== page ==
Thursday, 03 September 2015 17:00


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Many people believe that sex trafficking –a crime where men, women, and children are forced into prostitution against their will - is not something that they need to worry about here in the United States.  Unfortunately, they are wrong.  

Every year in the U.S. it is estimated that over 100,000 children alone are brought into sex trafficking[i].  Perhaps even more upsetting is a figure released by the Department of Justice: the average age of a child forced into prostitution is only 13 and is forced to have sex 48 times a day[ii].  Although much is being done by the government to address this issue, it sadly remains part of our society.  It’s important to be aware of the ways and risk factors of being brought into sex trafficking so that you can more easily identify and avoid potentially dangerous situations.

Children at risk are not just high school students.  They can be as young as nine years of age.  Many times the children are at risk due to family situations.  The children are targeted thru social media websites, telephone chat-lines, bus depots, shopping malls, after school programs and through friends who recruit students on school campuses[iii].

Warning Signs

A person who is being trafficked may show some of these physical signs of being trafficked. They are nervous around others, paranoid and may avoid eye contact with you. The person may have poor health showing signs of malnutrition, or lack of health care[iv].  They may also show signs of physical and/or sexual abuse. 

There are many other warning signs that a person may be a victim of sex trafficking. A victim may be unable to give a consistent story or have access to identification. They may not know where they are, or their address. A person being trafficked may not be allowed to come and go freely, or they are always being watched.  The place they work or live may have boarded up windows, bars over the windows and doors, or security cameras around[v]. Sometimes a trafficked person may have multiple cell phones yet have very few personal belongings or money[vi].

Different Types of Pimps ii,[vii]

Although kidnapping does occur, it is rare.  Far more frequently pimps are able to lure their victims through false promise into the trade.  There are four common types of pimps, or ways in which they lure their victims.

·       Romeo – This type of pimp is often described as the “boyfriend”.  He will give his victims expensive gifts and shows them affection, making them feel loved and cared for.  Often after making the victim feel that she is in a relationship with him, the pimp will request that the victim go on a trip with him or do a “small favor.” What starts out as a one favor or a getaway trip turns into prostitution.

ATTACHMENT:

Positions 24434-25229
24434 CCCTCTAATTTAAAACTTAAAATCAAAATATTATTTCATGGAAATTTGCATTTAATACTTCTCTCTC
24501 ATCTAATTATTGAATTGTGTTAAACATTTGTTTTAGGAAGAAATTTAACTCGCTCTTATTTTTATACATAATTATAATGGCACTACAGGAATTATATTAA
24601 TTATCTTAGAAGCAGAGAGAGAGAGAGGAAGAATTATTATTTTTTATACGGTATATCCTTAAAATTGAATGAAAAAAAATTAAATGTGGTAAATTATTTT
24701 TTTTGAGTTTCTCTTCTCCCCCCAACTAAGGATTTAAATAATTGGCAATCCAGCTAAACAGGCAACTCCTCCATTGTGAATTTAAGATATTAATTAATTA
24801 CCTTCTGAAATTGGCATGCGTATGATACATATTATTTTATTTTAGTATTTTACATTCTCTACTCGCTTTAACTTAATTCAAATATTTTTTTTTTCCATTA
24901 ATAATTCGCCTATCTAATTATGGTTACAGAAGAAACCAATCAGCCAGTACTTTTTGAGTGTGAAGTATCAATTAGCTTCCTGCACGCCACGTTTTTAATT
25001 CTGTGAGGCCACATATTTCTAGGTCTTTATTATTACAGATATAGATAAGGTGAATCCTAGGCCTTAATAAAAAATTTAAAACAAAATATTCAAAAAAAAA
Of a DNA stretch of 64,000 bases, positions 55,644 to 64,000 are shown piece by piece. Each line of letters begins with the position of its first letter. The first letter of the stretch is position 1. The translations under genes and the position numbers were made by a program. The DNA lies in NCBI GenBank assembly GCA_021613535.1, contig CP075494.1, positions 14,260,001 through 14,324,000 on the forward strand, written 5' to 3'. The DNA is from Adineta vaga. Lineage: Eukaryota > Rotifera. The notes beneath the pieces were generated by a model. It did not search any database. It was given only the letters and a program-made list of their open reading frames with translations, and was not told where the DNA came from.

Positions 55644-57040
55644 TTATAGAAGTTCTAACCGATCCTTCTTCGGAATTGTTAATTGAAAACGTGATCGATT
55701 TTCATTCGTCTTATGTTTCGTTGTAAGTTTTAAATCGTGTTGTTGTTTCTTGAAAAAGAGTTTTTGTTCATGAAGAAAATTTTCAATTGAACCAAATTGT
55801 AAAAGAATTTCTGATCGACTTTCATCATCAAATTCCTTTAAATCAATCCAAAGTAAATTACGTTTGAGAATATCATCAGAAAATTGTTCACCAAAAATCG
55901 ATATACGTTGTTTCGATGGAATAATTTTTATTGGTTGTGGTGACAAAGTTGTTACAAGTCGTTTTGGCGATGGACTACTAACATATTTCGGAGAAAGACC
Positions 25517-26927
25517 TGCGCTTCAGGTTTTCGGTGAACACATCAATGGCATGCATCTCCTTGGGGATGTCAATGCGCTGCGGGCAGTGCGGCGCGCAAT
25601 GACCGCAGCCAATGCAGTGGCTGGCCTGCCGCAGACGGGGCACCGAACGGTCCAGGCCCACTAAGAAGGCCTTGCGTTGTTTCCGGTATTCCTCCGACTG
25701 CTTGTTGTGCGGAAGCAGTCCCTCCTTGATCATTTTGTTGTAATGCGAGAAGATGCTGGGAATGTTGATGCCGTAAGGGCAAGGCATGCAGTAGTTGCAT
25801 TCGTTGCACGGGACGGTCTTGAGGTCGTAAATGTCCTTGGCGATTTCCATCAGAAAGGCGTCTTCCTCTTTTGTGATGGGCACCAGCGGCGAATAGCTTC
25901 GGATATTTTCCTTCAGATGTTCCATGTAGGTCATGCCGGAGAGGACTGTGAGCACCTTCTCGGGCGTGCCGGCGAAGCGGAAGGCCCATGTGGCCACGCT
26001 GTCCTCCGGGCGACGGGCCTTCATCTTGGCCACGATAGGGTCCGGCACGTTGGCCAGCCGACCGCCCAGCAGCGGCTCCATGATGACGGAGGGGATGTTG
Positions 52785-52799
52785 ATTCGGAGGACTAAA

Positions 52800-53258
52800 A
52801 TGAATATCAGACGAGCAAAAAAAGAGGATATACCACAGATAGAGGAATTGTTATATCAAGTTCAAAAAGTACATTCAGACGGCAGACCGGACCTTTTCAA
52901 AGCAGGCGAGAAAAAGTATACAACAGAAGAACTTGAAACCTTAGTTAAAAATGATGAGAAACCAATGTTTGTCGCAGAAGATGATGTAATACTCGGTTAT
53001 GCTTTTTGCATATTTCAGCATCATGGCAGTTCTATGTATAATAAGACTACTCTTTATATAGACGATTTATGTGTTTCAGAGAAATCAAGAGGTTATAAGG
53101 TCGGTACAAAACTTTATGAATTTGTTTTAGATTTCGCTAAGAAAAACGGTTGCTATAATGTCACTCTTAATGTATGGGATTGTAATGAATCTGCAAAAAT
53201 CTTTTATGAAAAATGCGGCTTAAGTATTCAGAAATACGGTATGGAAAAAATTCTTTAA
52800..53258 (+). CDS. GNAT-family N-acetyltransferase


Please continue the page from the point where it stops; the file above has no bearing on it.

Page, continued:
·       Daddy –This pimp takes on the role of a “father” figure and makes the victim feel cared for and protected.  This pimp expects to be obeyed or will “discipline” his victims to keep them under control.

For many, the craving to feel wanted overpowers them into doing whatever their Romeo or Daddy asks of them. 

·       Gorilla – This pimp constantly threatens violence against the victim or their family if they do not do as they are told.  Some of a gorilla pimp’s tactics are used by all of the other types of pimps if the victim puts up resistance to doing as they are told however, gorilla pimps are consistently more violent.

·       CEO – A CEO pimp offers money and wealth to lure victims. 

Victims of human trafficking come from many walks of life.  They may be minors, adults, men and women.  They may come from any race, religion, educational or economical background.  Victims can be from poor to very wealthy families.  They can also be from documented, refugees, and undocumented populations. In other words, anyone can be a victim of human trafficking.


If you or anyone you know is a victim of sex trafficking use the resources below. 

·       National Human Resources Trafficking Center

o   Hotline (answered live 24/7): 1-888-373-7888


·       Department of Homeland Security


If you are in immediate danger please contact 911.

If you are interested in helping to gain public awareness about sex trafficking visit:



[i] Family Issue Fact Sheet: HB 2454 – HUMAN TRAFFICKING; PROSTITUTION." (2014): n. pag. Center For Arizona Policy, Feb. 2014. Web. 8 June 2015. <>.

[ii] Silva, Gina. "The Youngest Victims: Sex Trafficking & The Different Types Of Pimps." Fox 10, 20 Oct. 2014. Web. 08 June 2015. <>.

[iii] U. S. Dept. of Education

[iv] (

[v] Trafficking .org (

[vi] (

[vii] Lured Off the Streets, a Look at How Young Women Become Sex Trafficking Victims." ABC News. ABC News Network, 23 Jan. 2015. Web. 08 June 2015. <>.

Arizona Coalition to End Sexual and Domestic Violence